Just ordered 10x T-Beams and have a few questions about our network plan

Hi all, I’d love to get your input on this project we’re working on. Most of us involved are new to the radio space, though have a lot of experience with tech and networking in general.

We are far away from power, cellular or anything except evergreen forests and some clearcuts and roads.

We’re hoping to use Meshtastic to connect various camps to at least allow for simple text messages between camps.

Our nodes would be stationary primarily (not hiking :wink: )

We just mapped out a network to connect the various camps, taking advantage where possible of line of sight. And aiming for no more than 5km between nodes, while trying to overcome the 7 hop limit. The network pattern will follow a loose circle pattern with a few zig zags for redundancy and hop reduction.

I’m hoping we can get away with the stock antenna, though I’m open to ordering some of these:

or some directional for the sections that are just daisy chain linking two camps:

Eventually if our first test with these 10 finds some success, the proposed design will have about 20 nodes. With most of our nodes simply straight-line connecting points and set to repeater/router mode.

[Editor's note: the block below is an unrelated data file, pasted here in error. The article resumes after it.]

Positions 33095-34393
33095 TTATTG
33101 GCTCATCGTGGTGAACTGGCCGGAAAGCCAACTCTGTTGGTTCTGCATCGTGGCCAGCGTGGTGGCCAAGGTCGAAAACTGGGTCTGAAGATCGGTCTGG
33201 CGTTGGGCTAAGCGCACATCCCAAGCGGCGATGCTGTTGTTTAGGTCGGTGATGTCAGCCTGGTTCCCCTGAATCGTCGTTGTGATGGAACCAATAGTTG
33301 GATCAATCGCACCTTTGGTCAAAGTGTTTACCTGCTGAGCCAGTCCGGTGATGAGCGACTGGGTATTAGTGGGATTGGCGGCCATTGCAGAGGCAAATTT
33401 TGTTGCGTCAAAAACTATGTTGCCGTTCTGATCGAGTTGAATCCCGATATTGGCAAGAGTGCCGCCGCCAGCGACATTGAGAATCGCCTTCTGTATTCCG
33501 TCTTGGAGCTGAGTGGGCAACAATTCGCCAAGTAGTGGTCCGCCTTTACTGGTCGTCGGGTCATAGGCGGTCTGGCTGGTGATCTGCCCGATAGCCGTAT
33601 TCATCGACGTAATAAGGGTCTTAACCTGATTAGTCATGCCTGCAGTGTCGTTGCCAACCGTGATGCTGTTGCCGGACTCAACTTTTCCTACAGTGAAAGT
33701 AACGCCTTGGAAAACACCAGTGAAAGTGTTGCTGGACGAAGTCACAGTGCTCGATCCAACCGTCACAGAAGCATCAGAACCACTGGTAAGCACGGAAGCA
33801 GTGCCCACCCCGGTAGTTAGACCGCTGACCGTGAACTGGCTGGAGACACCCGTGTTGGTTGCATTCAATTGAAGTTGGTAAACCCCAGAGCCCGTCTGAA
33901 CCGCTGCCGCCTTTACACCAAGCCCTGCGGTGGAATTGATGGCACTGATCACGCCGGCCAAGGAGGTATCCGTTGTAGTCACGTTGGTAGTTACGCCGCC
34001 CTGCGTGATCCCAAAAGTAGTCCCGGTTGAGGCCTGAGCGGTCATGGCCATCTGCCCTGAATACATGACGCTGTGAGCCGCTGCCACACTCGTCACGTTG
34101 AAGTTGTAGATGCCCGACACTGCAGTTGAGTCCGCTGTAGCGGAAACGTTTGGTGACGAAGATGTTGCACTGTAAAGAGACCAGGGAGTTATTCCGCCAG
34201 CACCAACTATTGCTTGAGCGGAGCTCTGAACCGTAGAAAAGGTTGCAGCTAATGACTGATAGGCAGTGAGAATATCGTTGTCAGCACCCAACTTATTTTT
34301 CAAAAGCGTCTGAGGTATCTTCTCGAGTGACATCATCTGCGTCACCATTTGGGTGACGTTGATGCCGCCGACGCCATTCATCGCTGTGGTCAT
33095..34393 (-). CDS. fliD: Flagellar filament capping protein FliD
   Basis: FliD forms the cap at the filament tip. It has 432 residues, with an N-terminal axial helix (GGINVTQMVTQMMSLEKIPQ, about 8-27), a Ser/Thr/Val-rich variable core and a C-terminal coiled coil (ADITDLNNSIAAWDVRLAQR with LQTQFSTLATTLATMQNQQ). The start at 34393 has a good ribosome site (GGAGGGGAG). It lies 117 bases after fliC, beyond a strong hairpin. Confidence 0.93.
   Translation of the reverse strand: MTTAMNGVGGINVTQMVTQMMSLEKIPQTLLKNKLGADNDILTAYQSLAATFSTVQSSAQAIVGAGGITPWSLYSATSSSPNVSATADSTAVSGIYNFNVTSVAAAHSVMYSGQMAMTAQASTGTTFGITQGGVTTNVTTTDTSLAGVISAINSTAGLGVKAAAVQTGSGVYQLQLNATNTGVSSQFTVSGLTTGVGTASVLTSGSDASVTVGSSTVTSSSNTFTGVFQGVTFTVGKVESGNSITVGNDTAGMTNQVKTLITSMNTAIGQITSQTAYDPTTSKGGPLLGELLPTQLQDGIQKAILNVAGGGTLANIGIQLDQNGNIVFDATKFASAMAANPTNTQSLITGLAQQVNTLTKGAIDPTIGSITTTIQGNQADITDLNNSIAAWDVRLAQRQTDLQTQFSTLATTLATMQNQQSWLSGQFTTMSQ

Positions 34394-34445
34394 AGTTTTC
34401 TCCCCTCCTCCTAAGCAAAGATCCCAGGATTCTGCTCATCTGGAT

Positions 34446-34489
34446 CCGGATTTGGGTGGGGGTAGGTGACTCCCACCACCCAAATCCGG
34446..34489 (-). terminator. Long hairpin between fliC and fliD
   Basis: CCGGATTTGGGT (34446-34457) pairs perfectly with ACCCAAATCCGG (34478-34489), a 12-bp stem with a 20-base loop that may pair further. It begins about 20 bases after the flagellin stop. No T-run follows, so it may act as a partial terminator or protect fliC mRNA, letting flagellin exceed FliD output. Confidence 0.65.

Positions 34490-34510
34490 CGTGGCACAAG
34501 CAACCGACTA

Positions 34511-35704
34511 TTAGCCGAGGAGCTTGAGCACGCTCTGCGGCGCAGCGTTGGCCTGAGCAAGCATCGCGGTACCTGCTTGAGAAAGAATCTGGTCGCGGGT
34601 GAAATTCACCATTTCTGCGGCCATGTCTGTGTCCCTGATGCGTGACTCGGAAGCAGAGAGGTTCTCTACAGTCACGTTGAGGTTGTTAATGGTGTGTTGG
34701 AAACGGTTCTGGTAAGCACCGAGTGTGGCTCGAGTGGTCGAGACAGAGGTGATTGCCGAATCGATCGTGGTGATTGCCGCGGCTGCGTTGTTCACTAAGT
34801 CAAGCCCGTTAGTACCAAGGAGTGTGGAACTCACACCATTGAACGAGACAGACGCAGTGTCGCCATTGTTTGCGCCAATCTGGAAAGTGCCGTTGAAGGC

With the build-in web server, can we use that to overcome the 1:1 relationship between phone and node? So multiple people in a camp can use a node for messaging? Is there any password protection on that web page? (even simple semi-secure is good)

I don’t think the TBeams I ordered come with batteries. (18650 s ?) We were planning to connect the TBeams to external battery packs via usb anyway. Will that work to not use an internal battery and just use an external? If it won’t work, is there any issue with having both internal battery and an external battery pack attached longer term? We’re hoping that we can get at least a few weeks from these before we have to do a looonngg hike through the bush to swap out the external battery packs for charging.

Solar isn’t an option as this is an area that is frequently in low cloud / fog banks.

The frequent fog/cloud/moisture, is one reason we went with 5km between nodes in our map, as 915Mhz may be stopped, even line of sight by water vapour??? I wonder if 5km is even too ambitious.

Can anyone recommend what settings and placements would be optimal for this setup? Like the spread factor? And range/power settings? Antennas? Water vapour range issues?

I’m really hoping that we can get a few nodes into the center of the circle pattern, so it can look more like a mesh and less like a donut, but the logistics around that may mean strapping one to a circling bird …